John Paczkowski

Recent Posts by John Paczkowski

Forty Thieves Pleased With IPO

alibababunny.jpgIt seems investors just can’t get enough of Alibaba. Shares in China’s largest e-commerce company skyrocketed 290% yesterday, its first day trading as a public company.

The company’s stock closed at HK$39.50–155 times next year’s estimated earnings. A jaw-dropping multiple even by the giddy standards of the Hong Kong and Chinese stock markets. Value of Alibaba stood at 161 times earnings, based on its projections for 2008. “The growth today reflected our IPO price wasn’t that expensive,” Alibaba chairman Jack Ma told a press conference in Hong Kong. “We are … leaving money on the table to share with others.”

“Others” like Yahoo, for example, which owns a sizable stake in Alibaba Group, the majority owner of, and could do quite well for itself a a result. Tech Trader Daily’s Eric Savitz breaks it down: “Alibaba Group holds a 75% stake in, which is worth $17.4 billion. Yahoo owns 39% of Alibaba Group, which puts the value of their share at $6.8 billion. The direct-owned 1.2% stake is worth about $278 million. That puts the total value of Yahoo’s interest in at north of $7 billion. That’s about 16.7% of Yahoo’s current $42 billion valuation.”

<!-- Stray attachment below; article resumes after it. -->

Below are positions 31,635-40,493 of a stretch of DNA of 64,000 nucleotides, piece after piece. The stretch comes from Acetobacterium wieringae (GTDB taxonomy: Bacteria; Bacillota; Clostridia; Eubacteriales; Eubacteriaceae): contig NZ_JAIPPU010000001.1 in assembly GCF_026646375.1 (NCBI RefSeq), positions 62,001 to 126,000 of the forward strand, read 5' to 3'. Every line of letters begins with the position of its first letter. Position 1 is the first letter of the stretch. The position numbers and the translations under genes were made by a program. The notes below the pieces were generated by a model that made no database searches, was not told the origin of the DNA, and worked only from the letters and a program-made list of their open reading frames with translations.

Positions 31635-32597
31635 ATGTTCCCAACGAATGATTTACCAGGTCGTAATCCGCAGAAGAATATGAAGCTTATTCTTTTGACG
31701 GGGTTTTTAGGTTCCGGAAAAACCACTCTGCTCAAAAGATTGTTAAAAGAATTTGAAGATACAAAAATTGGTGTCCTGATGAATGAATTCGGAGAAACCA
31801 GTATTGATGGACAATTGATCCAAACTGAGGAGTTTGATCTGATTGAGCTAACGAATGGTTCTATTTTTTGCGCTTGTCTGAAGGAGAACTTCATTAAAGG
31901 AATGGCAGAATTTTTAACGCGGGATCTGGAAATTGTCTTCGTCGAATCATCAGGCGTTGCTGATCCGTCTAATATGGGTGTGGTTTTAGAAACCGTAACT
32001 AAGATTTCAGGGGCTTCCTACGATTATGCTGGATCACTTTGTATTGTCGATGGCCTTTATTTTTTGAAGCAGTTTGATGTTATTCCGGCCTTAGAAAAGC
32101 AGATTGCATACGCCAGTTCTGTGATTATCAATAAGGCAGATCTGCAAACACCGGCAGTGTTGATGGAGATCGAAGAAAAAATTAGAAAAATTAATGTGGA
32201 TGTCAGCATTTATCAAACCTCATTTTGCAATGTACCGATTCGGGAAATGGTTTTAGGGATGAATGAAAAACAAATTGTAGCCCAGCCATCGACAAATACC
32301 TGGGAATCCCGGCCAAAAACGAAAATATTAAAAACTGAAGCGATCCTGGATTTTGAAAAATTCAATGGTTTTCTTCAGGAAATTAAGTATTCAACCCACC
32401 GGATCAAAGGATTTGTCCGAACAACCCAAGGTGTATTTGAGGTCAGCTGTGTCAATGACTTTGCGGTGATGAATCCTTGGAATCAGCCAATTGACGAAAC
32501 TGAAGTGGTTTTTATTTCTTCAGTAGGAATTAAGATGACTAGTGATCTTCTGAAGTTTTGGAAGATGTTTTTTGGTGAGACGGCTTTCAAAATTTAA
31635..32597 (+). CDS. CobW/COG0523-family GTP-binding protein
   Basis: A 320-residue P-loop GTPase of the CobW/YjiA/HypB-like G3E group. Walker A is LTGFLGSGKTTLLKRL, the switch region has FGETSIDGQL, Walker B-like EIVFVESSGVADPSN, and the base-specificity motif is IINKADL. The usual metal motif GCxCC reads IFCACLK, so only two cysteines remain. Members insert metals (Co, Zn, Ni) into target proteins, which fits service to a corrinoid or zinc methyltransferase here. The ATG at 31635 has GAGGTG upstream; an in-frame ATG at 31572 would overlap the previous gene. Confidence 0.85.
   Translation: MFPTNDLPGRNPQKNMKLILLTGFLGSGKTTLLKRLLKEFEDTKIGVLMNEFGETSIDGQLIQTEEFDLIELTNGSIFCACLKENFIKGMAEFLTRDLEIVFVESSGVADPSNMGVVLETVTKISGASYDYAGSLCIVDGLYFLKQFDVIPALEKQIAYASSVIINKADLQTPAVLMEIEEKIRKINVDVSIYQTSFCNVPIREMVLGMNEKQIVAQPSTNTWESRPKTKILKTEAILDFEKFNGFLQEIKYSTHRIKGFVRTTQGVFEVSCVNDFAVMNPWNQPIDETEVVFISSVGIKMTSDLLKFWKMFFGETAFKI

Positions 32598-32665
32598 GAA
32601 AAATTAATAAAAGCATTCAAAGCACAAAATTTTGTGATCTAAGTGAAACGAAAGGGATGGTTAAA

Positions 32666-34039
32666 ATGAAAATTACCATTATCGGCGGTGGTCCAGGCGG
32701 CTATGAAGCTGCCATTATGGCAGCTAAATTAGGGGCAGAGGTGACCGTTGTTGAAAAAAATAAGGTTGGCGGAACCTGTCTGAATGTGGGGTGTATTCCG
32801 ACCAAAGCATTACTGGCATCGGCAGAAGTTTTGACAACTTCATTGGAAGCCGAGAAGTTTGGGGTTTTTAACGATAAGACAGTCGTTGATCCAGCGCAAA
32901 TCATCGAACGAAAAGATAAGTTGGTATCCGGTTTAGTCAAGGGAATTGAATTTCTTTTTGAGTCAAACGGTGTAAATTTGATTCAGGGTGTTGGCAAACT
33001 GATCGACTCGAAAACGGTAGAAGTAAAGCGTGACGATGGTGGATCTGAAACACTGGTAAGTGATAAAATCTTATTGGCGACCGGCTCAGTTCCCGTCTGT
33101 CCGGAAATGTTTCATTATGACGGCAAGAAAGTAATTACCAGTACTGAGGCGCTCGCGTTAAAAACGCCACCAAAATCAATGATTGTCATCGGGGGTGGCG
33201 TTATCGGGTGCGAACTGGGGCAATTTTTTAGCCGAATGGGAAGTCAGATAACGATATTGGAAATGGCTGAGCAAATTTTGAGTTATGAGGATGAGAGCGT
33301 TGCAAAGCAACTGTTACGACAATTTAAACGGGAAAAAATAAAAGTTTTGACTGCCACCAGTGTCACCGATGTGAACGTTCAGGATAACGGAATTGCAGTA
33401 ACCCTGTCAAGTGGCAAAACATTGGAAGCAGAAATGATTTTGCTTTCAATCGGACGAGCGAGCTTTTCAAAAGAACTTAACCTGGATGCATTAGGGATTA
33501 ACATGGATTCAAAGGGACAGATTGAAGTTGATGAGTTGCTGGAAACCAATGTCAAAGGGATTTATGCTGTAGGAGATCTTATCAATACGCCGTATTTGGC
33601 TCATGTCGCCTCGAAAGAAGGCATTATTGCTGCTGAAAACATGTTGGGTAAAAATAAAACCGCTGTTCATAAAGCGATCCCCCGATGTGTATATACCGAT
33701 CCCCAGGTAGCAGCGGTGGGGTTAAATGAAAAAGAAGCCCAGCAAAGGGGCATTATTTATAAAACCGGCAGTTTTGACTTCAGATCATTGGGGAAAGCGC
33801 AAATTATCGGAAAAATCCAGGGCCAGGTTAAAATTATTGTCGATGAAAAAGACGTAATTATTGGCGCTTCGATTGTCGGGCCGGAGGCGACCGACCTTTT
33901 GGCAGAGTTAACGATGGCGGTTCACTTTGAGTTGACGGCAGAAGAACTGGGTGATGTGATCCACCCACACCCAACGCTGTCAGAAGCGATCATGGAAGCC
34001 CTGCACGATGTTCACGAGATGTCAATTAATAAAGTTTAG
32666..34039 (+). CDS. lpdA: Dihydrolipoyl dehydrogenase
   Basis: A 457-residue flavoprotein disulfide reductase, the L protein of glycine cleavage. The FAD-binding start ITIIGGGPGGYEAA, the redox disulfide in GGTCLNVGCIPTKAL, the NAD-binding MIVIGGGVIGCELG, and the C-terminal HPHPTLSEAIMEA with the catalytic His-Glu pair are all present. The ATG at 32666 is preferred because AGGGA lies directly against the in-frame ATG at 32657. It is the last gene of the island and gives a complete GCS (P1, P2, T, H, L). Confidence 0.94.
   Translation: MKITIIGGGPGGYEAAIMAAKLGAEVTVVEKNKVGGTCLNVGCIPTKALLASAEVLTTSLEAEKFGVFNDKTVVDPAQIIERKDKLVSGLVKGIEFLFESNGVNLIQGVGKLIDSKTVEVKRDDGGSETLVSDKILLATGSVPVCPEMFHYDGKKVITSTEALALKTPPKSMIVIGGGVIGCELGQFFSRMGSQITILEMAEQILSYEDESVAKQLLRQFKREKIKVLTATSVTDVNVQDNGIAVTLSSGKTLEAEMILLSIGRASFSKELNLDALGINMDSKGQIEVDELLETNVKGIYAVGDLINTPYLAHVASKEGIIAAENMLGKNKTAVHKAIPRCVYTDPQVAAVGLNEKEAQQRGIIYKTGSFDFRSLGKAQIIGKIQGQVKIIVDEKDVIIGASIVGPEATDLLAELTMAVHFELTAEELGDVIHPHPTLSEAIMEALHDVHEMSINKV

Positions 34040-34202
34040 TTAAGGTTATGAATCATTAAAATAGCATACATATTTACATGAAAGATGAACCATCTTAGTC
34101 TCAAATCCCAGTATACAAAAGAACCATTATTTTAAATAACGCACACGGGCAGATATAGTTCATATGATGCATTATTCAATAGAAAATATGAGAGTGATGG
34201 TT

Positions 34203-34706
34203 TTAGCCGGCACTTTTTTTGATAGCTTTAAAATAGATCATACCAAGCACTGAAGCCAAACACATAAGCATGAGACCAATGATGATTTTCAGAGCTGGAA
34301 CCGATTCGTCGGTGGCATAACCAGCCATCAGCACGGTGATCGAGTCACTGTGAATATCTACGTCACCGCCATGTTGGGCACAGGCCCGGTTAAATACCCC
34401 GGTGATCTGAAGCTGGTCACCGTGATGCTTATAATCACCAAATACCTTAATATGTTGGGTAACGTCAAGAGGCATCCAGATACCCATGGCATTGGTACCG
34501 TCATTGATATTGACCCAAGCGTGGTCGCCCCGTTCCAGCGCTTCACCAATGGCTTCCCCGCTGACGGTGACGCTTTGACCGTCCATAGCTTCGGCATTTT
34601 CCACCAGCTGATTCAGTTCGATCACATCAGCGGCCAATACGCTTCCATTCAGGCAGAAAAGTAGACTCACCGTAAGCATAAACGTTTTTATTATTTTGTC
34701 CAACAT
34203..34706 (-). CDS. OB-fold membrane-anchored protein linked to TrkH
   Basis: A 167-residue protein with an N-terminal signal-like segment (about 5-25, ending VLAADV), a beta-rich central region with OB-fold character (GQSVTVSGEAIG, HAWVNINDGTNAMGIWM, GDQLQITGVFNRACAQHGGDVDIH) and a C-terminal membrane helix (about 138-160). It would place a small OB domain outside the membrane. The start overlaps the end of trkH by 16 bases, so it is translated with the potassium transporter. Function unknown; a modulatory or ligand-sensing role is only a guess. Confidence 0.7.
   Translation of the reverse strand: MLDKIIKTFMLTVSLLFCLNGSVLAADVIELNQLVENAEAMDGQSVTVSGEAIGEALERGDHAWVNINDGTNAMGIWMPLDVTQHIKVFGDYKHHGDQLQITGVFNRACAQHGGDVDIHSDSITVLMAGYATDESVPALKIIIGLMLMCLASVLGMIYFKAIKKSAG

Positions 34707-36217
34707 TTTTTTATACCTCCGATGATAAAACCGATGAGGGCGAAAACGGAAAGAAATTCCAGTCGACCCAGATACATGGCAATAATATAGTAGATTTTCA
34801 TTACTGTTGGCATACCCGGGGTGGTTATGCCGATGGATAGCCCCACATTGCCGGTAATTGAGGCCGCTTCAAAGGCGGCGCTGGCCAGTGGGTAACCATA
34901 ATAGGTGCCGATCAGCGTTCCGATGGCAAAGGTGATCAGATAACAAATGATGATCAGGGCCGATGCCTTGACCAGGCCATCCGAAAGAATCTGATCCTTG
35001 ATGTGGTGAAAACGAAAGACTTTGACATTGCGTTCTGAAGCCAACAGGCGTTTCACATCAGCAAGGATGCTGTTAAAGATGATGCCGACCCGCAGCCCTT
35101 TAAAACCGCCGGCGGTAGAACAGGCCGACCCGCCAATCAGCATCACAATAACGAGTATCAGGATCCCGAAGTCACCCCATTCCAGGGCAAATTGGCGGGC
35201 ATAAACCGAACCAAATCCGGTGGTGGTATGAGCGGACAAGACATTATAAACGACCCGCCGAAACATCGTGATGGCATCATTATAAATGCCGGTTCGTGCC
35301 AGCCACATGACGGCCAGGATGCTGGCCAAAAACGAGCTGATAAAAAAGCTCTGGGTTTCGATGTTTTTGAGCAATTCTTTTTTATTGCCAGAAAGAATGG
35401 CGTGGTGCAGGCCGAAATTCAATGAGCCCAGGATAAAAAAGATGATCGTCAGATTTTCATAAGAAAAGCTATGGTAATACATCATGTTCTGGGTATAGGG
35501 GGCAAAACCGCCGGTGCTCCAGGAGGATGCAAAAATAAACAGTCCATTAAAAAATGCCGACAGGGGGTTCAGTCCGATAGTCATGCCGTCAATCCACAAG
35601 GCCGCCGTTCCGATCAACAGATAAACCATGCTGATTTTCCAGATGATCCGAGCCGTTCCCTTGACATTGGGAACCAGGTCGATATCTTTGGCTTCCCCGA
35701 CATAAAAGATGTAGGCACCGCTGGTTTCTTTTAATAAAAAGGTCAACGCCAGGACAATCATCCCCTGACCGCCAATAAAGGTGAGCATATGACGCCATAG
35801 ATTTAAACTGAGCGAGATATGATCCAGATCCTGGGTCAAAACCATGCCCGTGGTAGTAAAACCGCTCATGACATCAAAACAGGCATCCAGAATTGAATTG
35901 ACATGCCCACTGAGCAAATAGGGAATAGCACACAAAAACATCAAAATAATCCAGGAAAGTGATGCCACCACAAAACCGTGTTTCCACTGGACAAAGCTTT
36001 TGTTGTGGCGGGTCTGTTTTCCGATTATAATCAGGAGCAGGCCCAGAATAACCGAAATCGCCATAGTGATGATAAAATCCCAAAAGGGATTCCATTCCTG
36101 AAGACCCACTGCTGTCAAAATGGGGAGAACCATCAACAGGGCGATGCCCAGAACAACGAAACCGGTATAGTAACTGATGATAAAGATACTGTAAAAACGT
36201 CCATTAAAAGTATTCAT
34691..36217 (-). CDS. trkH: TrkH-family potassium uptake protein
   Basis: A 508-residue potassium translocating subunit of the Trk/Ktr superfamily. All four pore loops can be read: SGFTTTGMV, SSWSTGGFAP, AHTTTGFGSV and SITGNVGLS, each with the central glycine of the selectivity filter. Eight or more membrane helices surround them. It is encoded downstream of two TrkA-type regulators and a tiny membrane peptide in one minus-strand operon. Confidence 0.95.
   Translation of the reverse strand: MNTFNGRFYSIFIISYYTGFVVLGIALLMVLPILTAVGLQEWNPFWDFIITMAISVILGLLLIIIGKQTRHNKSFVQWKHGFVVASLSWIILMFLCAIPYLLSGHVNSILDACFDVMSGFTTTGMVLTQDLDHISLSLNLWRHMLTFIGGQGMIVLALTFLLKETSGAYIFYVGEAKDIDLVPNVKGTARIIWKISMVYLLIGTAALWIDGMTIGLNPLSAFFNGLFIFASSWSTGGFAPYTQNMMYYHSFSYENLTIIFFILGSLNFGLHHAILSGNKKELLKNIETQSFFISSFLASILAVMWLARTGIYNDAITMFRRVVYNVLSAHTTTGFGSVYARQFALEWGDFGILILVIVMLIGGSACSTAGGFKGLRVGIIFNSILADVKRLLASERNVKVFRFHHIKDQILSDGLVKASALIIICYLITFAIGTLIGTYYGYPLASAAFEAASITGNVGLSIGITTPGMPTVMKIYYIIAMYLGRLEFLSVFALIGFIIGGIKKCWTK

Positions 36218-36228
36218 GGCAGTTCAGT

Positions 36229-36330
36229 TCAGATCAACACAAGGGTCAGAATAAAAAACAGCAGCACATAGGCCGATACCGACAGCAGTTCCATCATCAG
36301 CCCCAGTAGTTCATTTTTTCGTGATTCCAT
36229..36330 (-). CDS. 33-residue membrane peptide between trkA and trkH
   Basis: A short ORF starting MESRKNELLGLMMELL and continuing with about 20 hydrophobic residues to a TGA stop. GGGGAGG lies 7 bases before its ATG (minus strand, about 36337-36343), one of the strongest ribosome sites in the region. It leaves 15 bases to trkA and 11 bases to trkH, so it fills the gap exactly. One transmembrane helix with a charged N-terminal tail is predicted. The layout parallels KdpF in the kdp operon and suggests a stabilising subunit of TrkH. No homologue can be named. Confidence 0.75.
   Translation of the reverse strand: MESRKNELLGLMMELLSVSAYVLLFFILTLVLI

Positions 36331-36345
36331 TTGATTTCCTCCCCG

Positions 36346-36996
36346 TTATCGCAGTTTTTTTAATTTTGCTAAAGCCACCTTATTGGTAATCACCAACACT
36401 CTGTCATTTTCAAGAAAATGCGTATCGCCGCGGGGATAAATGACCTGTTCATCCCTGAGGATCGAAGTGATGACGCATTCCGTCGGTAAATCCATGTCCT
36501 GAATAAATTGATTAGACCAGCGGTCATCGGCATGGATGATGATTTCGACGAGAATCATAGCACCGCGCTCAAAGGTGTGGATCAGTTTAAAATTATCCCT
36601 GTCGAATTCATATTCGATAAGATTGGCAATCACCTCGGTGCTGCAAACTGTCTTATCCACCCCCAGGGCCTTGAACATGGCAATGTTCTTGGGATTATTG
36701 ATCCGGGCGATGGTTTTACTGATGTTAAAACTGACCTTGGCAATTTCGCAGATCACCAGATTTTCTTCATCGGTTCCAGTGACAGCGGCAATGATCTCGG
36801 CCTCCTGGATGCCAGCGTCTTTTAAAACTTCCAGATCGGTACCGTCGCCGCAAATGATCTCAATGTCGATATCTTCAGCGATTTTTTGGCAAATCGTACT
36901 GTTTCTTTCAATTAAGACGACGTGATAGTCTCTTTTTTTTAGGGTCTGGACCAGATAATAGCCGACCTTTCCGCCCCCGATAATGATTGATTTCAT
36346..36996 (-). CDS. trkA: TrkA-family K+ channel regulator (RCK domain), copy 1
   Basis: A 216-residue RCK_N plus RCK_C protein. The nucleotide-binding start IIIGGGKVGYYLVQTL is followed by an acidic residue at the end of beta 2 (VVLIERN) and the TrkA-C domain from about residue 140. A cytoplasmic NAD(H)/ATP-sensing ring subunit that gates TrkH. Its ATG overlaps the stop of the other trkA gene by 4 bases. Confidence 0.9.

Great news for Yahoo, eh? Now CEO Jerry Yang has something happy to think about while he sits in the Congressional hotseat today answering questions about the company’s role in helping Chinese officials put a journalist accused of leaking state secrets in prison for 10 years


Twitter’s Tanking

December 30, 2013 at 6:49 am PT

2013 Was a Good Year for Chromebooks

December 29, 2013 at 2:12 pm PT

BlackBerry Pulls Latest Twitter for BB10 Update

December 29, 2013 at 5:58 am PT

Apple CEO Tim Cook Made $4.25 Million This Year

December 28, 2013 at 12:05 pm PT

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Just as the atom bomb was the weapon that was supposed to render war obsolete, the Internet seems like capitalism’s ultimate feat of self-destructive genius, an economic doomsday device rendering it impossible for anyone to ever make a profit off anything again. It’s especially hopeless for those whose work is easily digitized and accessed free of charge.

— Author Tim Kreider on not getting paid for one’s work